Monday, February 14, 2011

Michael Lewis on Greece & Ireland

Michael Lewis, in the current issue of Vanity Fair, investigates Ireland's debt crisis ("When Irish Eyes Are Crying"). Together with his earlier articles on Greece (October 2010, "Beware of Greeks Bearing Bonds") and Iceland (April 2009, "Wall Street on the Tundra"), Lewis has now completed a triptych on the human politics behind the national manifestations of the global economic crisis in the three hardest-hit European countries.

As always with Lewis, both the writing and the anecdotes are excellent. The Ireland story makes clear just how fateful — and how unnecessary — the government's decision to guarantee the banks really was. Investors who had been unable to dump their bonds in those banks at 50 cents on the dollar were suddenly told that the Irish government would pay them the full dollar!

Another key point Lewis makes is that those private creditors have been almost entirely repaid. What is owed now is money borrowed from the European Central Bank to make those repayments. The ECB is not in the business of debt forgiveness, but given how many of those — now happily repaid — private investors appear to have been German and French banks, it might be worthwhile spreading the pain a little.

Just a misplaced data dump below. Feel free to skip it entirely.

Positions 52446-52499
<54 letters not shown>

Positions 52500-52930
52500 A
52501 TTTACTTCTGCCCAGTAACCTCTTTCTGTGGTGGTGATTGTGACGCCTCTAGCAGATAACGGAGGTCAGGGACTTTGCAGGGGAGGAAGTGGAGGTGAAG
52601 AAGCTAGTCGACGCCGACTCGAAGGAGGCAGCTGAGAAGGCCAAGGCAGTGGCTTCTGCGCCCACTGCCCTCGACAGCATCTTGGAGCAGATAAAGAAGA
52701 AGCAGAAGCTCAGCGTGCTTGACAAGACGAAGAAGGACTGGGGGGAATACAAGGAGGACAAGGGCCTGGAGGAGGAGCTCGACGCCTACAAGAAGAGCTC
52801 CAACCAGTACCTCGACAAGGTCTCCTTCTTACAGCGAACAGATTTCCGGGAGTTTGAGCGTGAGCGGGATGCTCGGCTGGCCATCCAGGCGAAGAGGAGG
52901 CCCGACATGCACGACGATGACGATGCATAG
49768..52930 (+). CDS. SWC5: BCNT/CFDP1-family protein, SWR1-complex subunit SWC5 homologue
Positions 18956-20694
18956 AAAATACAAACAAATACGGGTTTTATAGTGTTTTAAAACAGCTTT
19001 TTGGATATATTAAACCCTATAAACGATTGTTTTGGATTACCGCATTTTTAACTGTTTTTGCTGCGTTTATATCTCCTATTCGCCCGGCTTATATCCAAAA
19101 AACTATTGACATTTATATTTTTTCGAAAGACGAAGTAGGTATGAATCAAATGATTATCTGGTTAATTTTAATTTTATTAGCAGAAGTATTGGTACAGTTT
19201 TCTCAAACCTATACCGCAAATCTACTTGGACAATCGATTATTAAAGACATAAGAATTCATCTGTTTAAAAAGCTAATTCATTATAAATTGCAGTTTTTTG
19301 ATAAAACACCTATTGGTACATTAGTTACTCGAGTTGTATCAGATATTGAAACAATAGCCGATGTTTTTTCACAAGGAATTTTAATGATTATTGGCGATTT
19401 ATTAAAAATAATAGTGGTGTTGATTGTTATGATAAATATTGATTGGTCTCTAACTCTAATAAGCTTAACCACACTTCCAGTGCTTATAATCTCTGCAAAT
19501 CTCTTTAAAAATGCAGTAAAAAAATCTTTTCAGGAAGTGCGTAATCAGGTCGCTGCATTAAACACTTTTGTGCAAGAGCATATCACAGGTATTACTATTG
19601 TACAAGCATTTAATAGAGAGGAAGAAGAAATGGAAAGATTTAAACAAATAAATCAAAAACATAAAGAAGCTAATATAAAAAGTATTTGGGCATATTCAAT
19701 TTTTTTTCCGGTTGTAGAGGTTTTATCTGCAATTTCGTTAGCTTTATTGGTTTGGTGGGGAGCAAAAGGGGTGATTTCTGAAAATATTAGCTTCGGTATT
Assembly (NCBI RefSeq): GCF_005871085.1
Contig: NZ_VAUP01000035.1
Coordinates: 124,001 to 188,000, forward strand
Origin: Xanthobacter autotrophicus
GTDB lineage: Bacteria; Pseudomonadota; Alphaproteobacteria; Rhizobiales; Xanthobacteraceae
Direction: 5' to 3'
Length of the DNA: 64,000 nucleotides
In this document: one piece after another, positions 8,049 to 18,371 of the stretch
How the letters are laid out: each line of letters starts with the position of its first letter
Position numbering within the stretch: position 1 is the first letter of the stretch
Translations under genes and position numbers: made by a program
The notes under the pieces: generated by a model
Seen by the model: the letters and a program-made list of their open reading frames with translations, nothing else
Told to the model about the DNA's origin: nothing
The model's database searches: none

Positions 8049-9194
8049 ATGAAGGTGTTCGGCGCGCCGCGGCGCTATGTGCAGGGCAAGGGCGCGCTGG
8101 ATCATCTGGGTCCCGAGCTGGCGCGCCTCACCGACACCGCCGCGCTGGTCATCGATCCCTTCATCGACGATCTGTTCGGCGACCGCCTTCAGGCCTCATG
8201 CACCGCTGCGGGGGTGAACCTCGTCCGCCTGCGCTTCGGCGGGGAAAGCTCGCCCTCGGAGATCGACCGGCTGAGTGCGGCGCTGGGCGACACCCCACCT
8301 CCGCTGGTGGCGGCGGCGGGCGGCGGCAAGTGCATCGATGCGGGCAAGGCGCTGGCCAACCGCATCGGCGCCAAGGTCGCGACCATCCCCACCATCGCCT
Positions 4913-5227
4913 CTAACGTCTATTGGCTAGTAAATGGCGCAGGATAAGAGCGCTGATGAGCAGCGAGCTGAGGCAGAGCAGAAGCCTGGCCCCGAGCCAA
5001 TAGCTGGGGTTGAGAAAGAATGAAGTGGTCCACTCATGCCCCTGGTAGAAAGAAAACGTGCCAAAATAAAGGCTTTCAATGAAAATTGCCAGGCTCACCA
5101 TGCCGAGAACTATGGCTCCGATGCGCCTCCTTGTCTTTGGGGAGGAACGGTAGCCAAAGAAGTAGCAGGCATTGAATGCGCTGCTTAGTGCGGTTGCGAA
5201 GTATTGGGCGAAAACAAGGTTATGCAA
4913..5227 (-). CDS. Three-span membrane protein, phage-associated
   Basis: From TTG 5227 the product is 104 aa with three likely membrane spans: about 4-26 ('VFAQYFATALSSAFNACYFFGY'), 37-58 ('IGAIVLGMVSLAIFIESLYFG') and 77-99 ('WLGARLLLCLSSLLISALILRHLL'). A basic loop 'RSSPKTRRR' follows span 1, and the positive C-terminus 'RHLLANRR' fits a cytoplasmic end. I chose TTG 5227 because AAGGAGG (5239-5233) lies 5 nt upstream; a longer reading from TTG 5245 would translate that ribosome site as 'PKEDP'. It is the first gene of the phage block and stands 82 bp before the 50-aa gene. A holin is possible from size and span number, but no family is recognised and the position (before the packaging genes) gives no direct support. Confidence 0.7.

In Iceland, voters overwhelmingly rejected a deal that would have forced them to shoulder the entire burden of guaranteeing the deposits made by foreigners in the failed Icesave bank. The more recent, renegotiated deal still insists on eventual repayment, but now under more generous terms and over a far longer period. It is not inconceivable that the Irish might be able to extract some similar lightening of their load, but first they would need to rise up to demand it.

As Lewis notes, however, the Irish appear oddly apathetic and compliant — "where's the rage?" asks the introduction to the article. Perhaps the Irish feel that their pain is more broadly self-inflicted than was the case in Iceland. After all, "Left alone in a dark room with a pile of money, the Irish decided what they really wanted to do with it was to buy Ireland. From one another."

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